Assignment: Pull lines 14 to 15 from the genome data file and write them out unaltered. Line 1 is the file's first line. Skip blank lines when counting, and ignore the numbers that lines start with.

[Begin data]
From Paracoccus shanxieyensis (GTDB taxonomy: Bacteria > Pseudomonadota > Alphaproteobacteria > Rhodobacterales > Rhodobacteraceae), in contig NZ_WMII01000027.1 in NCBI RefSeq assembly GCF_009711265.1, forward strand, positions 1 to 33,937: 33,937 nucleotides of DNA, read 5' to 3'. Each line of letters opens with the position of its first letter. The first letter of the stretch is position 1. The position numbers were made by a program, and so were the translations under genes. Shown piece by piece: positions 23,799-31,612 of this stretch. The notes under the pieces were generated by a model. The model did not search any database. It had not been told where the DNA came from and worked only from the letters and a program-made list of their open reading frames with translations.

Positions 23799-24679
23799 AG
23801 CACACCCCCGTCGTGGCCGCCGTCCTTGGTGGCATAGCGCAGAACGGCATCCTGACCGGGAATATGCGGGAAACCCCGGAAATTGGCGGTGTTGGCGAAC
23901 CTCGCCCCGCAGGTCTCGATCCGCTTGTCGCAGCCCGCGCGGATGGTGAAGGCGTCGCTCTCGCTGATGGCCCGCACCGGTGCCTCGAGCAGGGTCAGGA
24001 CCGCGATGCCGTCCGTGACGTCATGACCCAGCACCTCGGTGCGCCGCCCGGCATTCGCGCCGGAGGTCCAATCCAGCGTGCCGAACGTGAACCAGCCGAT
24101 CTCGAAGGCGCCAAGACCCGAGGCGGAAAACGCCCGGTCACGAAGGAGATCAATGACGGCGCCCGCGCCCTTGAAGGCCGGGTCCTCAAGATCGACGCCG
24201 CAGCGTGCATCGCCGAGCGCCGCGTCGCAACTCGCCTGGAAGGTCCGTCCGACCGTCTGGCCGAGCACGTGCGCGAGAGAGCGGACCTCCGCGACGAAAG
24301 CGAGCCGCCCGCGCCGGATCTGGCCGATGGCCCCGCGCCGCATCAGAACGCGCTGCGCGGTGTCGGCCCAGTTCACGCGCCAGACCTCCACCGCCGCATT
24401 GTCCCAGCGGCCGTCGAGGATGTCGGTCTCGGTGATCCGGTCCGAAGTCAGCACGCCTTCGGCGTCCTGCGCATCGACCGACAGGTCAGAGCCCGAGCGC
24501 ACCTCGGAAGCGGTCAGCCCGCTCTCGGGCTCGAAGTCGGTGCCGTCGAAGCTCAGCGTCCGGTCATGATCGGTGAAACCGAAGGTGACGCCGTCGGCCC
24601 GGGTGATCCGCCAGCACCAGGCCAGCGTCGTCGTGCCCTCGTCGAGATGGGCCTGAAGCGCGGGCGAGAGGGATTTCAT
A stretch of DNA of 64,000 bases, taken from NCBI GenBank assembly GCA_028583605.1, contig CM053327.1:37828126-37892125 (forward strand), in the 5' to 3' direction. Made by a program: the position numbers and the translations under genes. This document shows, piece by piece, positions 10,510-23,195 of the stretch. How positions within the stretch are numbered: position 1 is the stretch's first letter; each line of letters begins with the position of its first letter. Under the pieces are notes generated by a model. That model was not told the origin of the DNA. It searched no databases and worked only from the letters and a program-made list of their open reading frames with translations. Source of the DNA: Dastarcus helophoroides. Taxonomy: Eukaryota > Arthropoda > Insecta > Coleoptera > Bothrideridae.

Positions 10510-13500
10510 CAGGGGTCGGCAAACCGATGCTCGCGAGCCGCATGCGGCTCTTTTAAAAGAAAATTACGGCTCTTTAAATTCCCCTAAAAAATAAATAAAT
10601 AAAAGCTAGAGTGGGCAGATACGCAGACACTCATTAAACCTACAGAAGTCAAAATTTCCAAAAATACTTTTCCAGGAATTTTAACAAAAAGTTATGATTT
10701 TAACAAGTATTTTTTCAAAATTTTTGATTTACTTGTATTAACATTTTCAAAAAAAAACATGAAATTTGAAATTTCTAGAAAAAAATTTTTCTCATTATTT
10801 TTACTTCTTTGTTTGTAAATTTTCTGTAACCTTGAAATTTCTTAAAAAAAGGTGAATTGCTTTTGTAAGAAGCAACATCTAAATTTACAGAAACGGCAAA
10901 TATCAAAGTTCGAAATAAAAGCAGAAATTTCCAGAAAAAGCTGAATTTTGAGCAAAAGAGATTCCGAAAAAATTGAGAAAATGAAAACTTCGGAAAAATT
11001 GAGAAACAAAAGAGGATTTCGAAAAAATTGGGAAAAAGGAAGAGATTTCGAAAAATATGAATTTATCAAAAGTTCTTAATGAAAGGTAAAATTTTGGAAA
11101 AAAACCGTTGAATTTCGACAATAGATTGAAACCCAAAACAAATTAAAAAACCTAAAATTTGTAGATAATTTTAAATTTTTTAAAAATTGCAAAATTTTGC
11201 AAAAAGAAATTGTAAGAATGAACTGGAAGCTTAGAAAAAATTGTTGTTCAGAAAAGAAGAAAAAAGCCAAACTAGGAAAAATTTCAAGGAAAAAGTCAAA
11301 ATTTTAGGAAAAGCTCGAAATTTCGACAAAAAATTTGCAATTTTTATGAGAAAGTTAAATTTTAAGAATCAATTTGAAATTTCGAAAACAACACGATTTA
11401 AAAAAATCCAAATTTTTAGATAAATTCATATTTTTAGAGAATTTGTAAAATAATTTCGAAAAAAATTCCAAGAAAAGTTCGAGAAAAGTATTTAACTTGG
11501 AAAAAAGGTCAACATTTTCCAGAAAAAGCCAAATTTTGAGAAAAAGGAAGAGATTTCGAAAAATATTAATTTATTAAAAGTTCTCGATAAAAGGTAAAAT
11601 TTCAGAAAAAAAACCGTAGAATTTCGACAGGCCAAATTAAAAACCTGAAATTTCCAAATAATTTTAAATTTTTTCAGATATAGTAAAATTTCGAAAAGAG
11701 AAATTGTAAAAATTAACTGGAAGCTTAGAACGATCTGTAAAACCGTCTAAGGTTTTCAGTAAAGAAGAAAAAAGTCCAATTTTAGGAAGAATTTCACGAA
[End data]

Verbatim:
Positions 10510-13500
10510 CAGGGGTCGGCAAACCGATGCTCGCGAGCCGCATGCGGCTCTTTTAAAAGAAAATTACGGCTCTTTAAATTCCCCTAAAAAATAAATAAAT